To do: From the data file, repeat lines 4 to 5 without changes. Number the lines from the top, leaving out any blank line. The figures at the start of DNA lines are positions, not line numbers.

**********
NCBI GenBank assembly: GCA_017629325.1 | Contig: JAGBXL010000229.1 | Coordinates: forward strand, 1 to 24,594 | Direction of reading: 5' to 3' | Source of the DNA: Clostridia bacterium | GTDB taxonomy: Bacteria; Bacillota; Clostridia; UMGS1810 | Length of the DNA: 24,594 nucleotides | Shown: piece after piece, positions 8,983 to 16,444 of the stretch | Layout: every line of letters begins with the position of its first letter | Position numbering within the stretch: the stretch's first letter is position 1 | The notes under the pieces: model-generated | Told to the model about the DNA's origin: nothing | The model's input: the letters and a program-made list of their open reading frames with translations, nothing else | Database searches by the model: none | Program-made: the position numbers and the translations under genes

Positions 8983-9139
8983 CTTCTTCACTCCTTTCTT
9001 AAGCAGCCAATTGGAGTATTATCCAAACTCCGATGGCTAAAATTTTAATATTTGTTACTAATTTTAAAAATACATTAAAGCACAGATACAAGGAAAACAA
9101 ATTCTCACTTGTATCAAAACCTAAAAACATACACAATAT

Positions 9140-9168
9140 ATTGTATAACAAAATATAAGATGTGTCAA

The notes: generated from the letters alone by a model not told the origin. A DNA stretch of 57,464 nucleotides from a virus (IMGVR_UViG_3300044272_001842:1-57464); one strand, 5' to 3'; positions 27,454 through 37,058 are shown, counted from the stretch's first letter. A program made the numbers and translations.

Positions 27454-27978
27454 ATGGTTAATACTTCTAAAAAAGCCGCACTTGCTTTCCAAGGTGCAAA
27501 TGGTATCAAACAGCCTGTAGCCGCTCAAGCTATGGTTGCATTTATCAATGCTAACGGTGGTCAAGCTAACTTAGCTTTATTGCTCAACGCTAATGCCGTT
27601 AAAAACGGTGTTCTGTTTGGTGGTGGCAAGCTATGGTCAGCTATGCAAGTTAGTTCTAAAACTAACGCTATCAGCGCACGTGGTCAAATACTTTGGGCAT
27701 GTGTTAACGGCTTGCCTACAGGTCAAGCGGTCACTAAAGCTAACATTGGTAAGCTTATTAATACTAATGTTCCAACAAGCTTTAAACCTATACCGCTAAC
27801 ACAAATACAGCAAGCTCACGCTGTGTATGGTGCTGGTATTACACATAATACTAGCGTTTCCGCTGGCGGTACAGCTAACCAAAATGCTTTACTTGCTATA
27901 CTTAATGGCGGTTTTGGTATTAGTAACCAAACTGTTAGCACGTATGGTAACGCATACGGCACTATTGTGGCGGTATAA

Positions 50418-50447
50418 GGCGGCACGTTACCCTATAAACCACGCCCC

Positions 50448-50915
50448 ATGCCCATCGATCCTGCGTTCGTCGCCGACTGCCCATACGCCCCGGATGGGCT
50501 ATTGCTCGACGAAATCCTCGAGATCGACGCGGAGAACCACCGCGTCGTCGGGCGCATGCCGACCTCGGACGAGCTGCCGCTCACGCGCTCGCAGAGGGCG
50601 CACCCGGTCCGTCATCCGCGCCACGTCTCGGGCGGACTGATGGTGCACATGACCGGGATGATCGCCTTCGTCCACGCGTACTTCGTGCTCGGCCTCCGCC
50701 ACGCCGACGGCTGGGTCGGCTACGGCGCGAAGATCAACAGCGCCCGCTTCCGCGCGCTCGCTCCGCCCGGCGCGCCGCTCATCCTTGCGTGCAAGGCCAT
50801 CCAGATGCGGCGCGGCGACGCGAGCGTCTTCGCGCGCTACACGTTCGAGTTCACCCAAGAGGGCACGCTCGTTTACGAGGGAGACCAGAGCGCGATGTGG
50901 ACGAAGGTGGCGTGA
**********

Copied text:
9001 AAGCAGCCAATTGGAGTATTATCCAAACTCCGATGGCTAAAATTTTAATATTTGTTACTAATTTTAAAAATACATTAAAGCACAGATACAAGGAAAACAA
9101 ATTCTCACTTGTATCAAAACCTAAAAACATACACAATAT